China has tacitly confirmed troops of the People's Liberation Army Ground Force (PLAGF) in the disputed Galwan Valley along the Line of Actual Control (LAC) are withdrawing from some of their positions in the contested territory. The standoff between both sides remains, however, but Chinese troops are no longer standing on Indian territory in Ladakh province.

The Indian Army on Monday reported PLAGF troops taking down tents and dismantling structures they had built close to where Indian and Chinese soldiers engaged in a deadly hand-to-hand night on June 15. It said the PLAGF has only surrendered one kilometer of territory.

Indian Army sources said the PLAGF pullback is the first phase of the disengagement process. Further steps will be taken after the next round of military level talks.

Chinese convoys loaded with troops and supplies were seen withdrawing from the area. PLAGF troops were reported pulling back from Patrolling Point 14, Hotsprings and Gogra, which are hotly contested border zones.

Asked to confirm the PLAGF withdrawal from some of its positions in the valley, Chinese foreign ministry spokesman Zhao Lijian responded with an indirect confirmation. Zhao said both sides were "taking effective measures to disengage and ease the situation on the border." He seemed to suggest Indian Army troops are also withdrawing from contested areas in the valley.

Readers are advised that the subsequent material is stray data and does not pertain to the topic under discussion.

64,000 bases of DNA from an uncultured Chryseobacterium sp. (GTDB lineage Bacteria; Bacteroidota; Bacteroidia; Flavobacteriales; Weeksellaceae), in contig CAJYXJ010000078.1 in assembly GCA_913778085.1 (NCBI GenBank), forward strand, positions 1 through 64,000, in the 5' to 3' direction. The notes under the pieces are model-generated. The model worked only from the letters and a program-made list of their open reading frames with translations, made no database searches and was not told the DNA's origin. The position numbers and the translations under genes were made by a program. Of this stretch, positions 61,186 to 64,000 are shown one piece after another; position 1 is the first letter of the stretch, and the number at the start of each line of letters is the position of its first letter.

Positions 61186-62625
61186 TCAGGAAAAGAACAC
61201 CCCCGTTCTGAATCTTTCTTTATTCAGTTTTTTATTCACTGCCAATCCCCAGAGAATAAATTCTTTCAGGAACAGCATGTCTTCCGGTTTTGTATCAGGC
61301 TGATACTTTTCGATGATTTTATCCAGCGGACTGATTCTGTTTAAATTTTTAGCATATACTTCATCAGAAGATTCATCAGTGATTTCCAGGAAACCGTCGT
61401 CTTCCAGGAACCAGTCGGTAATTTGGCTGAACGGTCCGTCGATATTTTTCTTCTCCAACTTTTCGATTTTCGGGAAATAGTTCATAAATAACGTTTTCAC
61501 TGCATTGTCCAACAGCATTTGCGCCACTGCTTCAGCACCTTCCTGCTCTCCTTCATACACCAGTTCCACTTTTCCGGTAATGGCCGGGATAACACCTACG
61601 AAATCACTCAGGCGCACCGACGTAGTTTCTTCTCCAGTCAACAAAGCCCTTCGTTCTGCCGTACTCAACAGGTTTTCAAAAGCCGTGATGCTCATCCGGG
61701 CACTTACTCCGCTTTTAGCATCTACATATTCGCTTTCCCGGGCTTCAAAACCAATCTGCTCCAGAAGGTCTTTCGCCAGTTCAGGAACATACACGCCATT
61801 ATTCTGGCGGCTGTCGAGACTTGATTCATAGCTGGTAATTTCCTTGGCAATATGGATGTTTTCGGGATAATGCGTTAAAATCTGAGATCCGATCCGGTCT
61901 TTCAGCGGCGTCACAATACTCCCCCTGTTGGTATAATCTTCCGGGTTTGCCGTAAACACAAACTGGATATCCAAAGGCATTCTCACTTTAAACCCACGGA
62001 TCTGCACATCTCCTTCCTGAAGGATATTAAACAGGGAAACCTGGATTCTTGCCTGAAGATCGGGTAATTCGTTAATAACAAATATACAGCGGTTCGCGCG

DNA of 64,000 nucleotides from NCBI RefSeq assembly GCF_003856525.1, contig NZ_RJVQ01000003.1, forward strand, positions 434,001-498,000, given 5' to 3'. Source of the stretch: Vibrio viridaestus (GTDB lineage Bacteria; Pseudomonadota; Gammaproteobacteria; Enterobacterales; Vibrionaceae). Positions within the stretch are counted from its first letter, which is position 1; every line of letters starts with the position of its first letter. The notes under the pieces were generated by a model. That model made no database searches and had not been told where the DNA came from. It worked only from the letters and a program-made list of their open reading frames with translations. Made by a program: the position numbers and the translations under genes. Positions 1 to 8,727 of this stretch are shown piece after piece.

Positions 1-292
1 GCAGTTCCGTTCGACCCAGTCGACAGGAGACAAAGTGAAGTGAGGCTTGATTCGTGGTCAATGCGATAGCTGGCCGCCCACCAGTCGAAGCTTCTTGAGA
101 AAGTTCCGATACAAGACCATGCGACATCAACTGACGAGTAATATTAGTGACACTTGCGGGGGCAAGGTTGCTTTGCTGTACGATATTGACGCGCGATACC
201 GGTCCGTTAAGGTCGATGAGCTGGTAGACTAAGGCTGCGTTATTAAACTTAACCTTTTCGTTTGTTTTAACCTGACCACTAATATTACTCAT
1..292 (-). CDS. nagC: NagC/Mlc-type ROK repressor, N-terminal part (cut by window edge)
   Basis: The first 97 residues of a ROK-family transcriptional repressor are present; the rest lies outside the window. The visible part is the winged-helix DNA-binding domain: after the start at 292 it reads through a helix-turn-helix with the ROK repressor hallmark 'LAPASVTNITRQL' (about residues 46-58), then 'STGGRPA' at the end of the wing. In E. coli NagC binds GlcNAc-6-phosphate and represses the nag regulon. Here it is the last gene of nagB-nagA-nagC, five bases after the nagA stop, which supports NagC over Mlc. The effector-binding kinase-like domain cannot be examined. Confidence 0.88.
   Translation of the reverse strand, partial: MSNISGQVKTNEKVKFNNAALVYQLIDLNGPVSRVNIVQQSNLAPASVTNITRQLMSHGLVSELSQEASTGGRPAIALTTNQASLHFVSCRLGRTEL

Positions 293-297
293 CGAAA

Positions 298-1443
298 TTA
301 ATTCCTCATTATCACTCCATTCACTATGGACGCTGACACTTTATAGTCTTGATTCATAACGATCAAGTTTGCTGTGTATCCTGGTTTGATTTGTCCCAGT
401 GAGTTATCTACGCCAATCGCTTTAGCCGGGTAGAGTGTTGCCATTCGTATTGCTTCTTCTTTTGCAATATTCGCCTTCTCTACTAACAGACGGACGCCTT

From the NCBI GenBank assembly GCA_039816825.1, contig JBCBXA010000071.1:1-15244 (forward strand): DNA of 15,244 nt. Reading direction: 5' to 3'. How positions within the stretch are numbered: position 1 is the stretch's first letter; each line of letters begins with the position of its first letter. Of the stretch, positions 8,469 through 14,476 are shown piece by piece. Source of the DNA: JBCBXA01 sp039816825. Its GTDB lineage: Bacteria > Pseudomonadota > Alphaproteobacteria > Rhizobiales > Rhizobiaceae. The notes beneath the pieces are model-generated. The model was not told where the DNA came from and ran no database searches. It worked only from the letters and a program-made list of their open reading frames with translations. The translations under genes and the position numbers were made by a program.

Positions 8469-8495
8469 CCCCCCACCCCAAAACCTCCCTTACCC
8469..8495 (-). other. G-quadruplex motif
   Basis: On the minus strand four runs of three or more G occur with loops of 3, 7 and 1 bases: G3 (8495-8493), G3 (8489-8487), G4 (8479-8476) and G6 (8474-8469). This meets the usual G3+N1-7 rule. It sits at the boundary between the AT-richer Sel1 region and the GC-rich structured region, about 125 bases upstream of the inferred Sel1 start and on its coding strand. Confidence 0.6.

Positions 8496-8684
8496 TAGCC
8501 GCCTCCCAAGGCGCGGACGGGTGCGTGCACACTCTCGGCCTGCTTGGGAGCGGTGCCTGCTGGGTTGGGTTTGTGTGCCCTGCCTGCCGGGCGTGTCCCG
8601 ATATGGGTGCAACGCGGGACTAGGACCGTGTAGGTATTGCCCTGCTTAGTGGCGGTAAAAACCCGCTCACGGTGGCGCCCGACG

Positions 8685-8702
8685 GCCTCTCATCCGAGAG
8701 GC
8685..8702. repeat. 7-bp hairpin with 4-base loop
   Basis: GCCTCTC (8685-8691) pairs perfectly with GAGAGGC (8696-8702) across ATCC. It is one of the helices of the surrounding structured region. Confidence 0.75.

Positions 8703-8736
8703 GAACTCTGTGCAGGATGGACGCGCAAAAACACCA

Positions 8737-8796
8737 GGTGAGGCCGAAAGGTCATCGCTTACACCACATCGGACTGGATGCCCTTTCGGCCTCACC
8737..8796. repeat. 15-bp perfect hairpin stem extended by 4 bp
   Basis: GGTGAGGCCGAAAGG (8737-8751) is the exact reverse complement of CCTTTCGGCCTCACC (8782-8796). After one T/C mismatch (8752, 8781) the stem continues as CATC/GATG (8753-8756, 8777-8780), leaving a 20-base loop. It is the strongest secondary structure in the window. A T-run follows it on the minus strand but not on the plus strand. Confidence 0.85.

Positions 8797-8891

Zhao hopes India will meet China halfway and take concrete measures to carry out what both sides have agreed to. He also asked India to continue to closely communicate through diplomatic and military channels, and work together with China to cool the situation at the border.

The escalation follows moves by the Indian Army to heavily reinforce its troops in the disputed areas. It also came after an appeal by Indian prime minister Narendra Modi on July 3 for China to withdraw from Indian territory.

"The situation cannot be normal unless China withdraws from the Indian territory," asserted Modi during a surprise visit to Ladakh province that borders the LAC.

In his visit, Modi blamed China's obsolete expansionist mindset for triggering the clash that left 20 Indian Army jawans dead, as well as some 40 men of the PLAGF.

"The era of expansionism is over. This is the era of development," declared Modi to Indian Army jawans stationed at Nimoo, which is some 240 km from the Galwan Valley where the June 15 fight took place.

Modi said examples are rife in the last century of countries that adopted an expansionist attitude and threatened world peace. These countries were eventually either destroyed or had to beat an ignominious retreat.

He said countries across the world are united against expansionism and oriented towards an age of development and open competition. Modi then declared China's withdrawal from Galwan is the only guarantor of peace in this hotly contested area.